It was a quiet night tonight with just the two games and not many more people. We started out with the Feature Game, 7 Wonders, which is a card drafting game. Basically, each player starts with a hand of cards and, simultaneously, each player chooses a card to play, a card to keep and then a passes the rest to the next player. The cards are played with various different aims, you might try to build up a set of city and erect an architectural wonder, or attempt to have a superior military presence to neighbouring players. The game consists of three rounds, the first and third passing cards to the left, with the middle round passing cards to the right. We’ve played this a couple of times before – the first time, there were seven of us and it was just completely disorganised chaos. Nobody had any idea of what was going on and changing direction in the second round just caused even more confusion; it seemed to last for ever. We played it again a few weeks later, this time with fewer and got through two games in the time it took the other half of the group to get through one. This time, with just three players, it went OK, but the conclusion was that it works best with four or five, three is too few, and seven is definitely too many! Green won, but Yellow’s comment, “I want to like it, but find it difficult to work out all the scoring combinations,” pretty much summed up everyone else’s view.
The second game was a new game that two players had played several years ago, Kaigan. It seemed that four years was “beyond living memory” as nobody could remember how to play and it took ages to work out the rules. The game is set in 1800 when, at fifty-five years of age, Tadataka Ino started his journey to make the first scale map of Japan’s coast (Kaigan) using modern surveying techniques. After twenty-one years, Ino had a beautiful 1:36000 scale map that remained the definitive map of Japan for over a century. In the game, the players oversee teams of surveyors and compete against each other to map the coast of Japan. Players generate income which they use to dispatch their surveyors around the island of Japan in an effort to map its different regions. Then they improve their artistic skills and develop relationships with local governments in an effort to contribute the most to mapping Japan, gaining the most honour thus winning the game.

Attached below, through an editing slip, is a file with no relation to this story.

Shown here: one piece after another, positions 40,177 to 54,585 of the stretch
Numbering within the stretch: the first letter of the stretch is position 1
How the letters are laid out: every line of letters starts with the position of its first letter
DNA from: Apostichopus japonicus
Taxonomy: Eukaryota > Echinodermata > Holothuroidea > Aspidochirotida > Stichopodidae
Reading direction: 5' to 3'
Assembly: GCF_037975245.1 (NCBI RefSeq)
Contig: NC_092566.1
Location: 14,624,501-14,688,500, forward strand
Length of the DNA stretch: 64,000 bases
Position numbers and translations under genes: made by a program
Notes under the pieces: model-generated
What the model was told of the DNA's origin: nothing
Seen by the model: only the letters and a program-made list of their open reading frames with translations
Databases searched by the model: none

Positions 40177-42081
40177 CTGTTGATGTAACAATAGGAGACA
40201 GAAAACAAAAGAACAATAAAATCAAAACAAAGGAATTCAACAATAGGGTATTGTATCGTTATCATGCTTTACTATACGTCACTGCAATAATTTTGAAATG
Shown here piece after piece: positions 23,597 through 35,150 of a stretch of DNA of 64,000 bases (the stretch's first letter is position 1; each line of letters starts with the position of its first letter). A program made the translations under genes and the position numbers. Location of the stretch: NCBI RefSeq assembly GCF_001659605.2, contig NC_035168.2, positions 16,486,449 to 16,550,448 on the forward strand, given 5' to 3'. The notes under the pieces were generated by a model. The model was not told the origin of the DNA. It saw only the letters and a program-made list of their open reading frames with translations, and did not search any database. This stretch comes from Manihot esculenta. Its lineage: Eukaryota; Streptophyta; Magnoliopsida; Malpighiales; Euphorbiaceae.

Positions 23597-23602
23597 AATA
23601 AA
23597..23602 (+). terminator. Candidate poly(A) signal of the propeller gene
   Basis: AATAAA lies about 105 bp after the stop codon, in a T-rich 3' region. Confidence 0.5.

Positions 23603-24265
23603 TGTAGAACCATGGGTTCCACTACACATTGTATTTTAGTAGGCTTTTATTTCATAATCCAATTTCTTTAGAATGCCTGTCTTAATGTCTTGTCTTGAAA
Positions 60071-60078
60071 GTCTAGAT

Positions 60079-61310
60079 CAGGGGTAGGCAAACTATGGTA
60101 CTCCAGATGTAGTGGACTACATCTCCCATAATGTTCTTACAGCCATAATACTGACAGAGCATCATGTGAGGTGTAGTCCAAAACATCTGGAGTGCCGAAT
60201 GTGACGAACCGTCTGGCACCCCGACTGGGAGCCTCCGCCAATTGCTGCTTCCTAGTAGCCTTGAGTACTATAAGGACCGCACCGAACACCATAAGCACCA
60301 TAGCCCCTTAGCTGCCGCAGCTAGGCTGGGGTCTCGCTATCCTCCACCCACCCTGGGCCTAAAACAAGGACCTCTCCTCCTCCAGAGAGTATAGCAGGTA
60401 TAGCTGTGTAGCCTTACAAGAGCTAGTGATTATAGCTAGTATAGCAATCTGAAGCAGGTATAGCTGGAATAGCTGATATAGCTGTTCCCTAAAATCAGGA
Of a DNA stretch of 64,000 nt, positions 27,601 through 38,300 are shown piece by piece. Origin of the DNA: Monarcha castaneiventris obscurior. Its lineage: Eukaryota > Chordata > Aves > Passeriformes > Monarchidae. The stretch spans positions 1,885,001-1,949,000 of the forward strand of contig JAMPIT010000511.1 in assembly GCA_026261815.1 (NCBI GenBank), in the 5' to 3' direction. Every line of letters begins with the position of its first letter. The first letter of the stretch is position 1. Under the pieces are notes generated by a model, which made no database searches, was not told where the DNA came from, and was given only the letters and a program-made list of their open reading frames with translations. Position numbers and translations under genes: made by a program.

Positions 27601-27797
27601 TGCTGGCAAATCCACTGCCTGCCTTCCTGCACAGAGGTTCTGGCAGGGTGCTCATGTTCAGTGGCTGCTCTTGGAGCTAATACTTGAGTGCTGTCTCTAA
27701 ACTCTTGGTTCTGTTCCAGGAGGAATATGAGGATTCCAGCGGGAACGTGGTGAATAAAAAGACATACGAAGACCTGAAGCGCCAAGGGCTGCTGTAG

The game consists of five rounds that represent the twenty-one years Ino took to map Japan. It didn’t take too long to play (certainly didn’t feel like twenty-one years!), but when we finished, we still felt as though we had played it wrong some-how. Purple bluntly said,”I didn’t like it then, and I don’t like it now,” while Yellow (who won) commented that he still didn’t really get it. Green who had not played it before opined that it was not one he’d particularly wanted to play again as he didn’t like the fact that he kept losing his action choices, however he thought it might play a bit differently a second time.
Learning Outcome: Sometimes, your first impression, really is the right one!